As I began, this is hardly the first time this has happened. It’s inevitably for a site I don’t visit very often. My guess is that there is some sort of logic bomb coded into many sites, which proclaims a password stale if it is not used regularly enough. This is the case despite there being no password expiration policy (I never got any such email, and as usual the system simply let me “reset” the password using the same old one I’ve been using).

It’s strange behavior. If a password is old enough not to trust, wouldn’t you want to simply expire it, and demand a new one? And if you’re going to expire someone’s password, wouldn’t you want to send a warning email before it expires?

B.S. from Blair

Really, why would anyone take Tony Blair seriously? Absent any serious, honest process of re-evaluation and self-criticism on Blair’s part, that is (and there has been none).

First, Blair’s arguments are unhinged and all over the place. He asserts that for those of us in the USA: “You have a resiliency in your institutions that will pull you through.” Other than a generic mention of “checks and balances,” no specific examples of those resiliencies are offered. Instead, Blair changes the subject to the economy. Well, sorry, the economy isn’t really a political institution, and just because it’s doing well today doesn’t mean it always will (remember the crash of 2008). In fact, the public debt is exploding in the USA, and the very limited measures passed in the wake of the last crash are being undone. The road to another crash has been well-paved, and when it happens the government won’t have the fiscal breathing space to deal with it.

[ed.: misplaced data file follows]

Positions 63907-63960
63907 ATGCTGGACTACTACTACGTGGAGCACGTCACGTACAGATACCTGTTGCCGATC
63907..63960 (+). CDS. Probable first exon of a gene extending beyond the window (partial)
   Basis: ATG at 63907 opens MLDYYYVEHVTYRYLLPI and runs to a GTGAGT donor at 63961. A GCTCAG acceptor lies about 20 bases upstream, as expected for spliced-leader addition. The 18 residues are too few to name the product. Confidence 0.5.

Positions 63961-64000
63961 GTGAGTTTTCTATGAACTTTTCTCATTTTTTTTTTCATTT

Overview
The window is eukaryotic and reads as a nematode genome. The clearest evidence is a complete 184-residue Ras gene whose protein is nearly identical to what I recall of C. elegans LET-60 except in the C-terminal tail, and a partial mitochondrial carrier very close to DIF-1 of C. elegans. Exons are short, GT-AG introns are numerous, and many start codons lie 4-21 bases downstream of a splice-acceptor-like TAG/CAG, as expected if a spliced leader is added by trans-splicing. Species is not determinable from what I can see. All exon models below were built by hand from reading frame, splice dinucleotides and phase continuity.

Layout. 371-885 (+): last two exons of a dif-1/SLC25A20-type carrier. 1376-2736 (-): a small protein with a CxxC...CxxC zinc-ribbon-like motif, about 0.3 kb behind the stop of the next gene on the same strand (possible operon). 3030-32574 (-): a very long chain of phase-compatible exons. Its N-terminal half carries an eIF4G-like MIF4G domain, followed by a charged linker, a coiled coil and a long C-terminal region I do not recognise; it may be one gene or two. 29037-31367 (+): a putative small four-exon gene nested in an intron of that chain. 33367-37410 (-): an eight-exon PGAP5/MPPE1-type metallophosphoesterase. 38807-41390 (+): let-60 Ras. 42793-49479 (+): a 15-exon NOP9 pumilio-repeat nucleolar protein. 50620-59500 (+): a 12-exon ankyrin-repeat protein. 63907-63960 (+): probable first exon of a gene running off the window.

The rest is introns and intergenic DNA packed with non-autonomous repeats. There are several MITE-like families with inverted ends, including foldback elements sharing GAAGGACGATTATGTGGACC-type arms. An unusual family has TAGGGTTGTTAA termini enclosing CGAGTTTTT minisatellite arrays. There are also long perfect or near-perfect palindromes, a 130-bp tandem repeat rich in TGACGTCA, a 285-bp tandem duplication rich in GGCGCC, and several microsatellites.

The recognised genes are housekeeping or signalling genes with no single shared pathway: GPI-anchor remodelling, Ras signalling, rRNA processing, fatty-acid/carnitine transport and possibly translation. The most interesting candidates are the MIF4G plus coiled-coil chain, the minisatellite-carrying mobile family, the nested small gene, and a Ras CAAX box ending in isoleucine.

Then Blair starts wringing his hands about populism. When elites are puzzled by the appeal of populism, they need to take a good long look in the mirror. Despite all his lies on particular issues, in a very important meta-narrative Trump was more honest than any other 2016 candidate save Bernie Sanders. The system is rigged against the many, and has been for a long time. Ever since the 1970’s, inequality has increased. People are not nuts for perceiving they are being left behind. That goes particularly for those who have been the big losers in international trade deals, because the pain has been disproportionately doled out to them.

It goes beyond mere economics, too. Blair’s signing onto the Iraq War is a textbook example of that: being a moderate, he assumed that the right just had to be correct about things a certain proportion of the time, and one of those times was Iraq. If Cliff Mass claims 2 + 2 = 4.5, then Tony Blair was claiming that in the case of Iraq 2 + 2 = 5, because he had asserted the answer was uncomfortably close to 4 enough times in the past that it was time to up his running average.